Following its warning that its fiscal first-quarter sales would fall short of estimates, BEA's shares drop.
Shares of BEA Systems fell more than 9 percent a day after the middleware maker warned that its first-quarter revenue projections fell short of estimates.
BEA, of San Jose, Calif., on Feb. 22 said it expects revenue to come in between $350 million and $364 million, while analysts forecast revenue of $364.7 million.
The company also said its fiscal fourth-quarter sales were $391.8 million, up 15 percent from a year ago. However, the company said it was not giving earnings results due to an ongoing internal probe of past stock-option accounting practices.
Earlier in February, BEA announced a voluntary internal review of BEAs historical stock option grants, which has been conducted by the Audit Committee of BE s Board of Directors with the assistance of independent legal counsel, Simpson Thacher & Bartlett LLP.
"The outcome of that review will require us to change our accounting treatment of certain stock option grants, which will have a material adverse effect on our results of operations for certain historic periods and may have a material adverse effect on our results of operations for the fourth quarter, fiscal year and certain subsequent periods," BEA said in a statement.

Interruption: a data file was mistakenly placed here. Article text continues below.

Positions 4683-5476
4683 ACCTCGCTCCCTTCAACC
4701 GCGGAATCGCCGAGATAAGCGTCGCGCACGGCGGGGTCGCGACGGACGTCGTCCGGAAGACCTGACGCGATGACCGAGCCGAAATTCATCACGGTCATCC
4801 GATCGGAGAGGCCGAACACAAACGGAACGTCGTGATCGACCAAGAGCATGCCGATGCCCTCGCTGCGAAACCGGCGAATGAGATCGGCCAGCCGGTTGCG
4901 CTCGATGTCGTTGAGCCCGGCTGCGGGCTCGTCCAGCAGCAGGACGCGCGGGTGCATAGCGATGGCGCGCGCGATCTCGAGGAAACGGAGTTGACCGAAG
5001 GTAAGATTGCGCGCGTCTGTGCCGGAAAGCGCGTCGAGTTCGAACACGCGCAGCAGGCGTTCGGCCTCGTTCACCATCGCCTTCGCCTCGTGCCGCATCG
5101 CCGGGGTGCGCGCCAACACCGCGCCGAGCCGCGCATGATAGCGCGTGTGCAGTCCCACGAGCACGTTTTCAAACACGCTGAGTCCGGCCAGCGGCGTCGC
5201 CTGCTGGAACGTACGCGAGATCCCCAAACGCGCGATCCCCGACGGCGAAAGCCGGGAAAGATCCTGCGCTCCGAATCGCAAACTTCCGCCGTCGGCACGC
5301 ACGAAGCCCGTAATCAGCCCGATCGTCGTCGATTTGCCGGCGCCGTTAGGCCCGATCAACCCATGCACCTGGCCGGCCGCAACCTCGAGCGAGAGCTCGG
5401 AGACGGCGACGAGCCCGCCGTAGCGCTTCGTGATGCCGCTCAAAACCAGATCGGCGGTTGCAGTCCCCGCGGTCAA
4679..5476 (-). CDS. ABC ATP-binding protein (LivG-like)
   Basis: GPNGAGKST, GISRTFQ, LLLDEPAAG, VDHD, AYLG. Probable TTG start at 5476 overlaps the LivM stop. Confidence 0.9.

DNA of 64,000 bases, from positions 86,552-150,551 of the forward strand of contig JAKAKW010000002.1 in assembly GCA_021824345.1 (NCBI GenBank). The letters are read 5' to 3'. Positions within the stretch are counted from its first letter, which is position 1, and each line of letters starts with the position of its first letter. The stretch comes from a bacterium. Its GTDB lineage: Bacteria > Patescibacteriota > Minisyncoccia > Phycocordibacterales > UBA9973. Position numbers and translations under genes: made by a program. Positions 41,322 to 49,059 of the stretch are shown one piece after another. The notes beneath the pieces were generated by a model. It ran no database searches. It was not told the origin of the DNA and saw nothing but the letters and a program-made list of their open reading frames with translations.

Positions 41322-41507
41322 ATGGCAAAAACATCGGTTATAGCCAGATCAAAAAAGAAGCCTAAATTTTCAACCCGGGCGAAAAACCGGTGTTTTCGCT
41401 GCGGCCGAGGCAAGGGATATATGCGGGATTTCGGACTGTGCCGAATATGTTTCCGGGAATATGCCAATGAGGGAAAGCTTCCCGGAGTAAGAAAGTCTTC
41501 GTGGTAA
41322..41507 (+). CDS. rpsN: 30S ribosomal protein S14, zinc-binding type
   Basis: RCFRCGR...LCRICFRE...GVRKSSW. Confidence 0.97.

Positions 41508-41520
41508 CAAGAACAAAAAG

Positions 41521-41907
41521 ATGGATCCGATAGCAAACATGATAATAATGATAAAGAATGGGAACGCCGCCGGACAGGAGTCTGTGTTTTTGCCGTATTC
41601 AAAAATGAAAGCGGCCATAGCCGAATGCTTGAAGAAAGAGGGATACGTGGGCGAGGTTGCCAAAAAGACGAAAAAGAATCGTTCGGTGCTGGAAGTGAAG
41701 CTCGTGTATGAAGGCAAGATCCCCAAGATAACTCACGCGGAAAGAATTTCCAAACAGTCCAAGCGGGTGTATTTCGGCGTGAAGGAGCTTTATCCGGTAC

Click here to read more about BEAs SOA efforts.
"Following the review, the Audit Committee and the Board of Directors expressed their continued confidence in the leadership and integrity of BEA chairman and chief executive officer Alfred Chuang and the current Executive Leadership Team," the statement said.
The findings of the internal review showed various stock irregularities, causing key BEA executives to re-price their options and, in some cases, pay back the company for gains made on options.
The executive involved include BEA co-founder Chuang; BEA co-founder William Coleman; BEAs former chief financial officer and current executive vice president of business planning and corporate development; and Mark Dentinger, BEAs executive vice president and chief financial officer.
Meanwhile, "AquaLogic and BEA s SOA [service-oriented architecture] services continued to drive new customer opportunities this quarter," Chuang said in a statement.
"Led by our enterprise service bus and business process management products, AquaLogic revenue grew rapidly, represented 25 percent of fourth-quarter license revenue and exceeded $110 million in license revenue in its first full fiscal year on the market. AquaLogic is driving key SOA wins in competitors accounts, because AquaLogic can seamlessly coexist with our customers existing systems and because customers own benchmarks demonstrate that AquaLogic delivers the goods."
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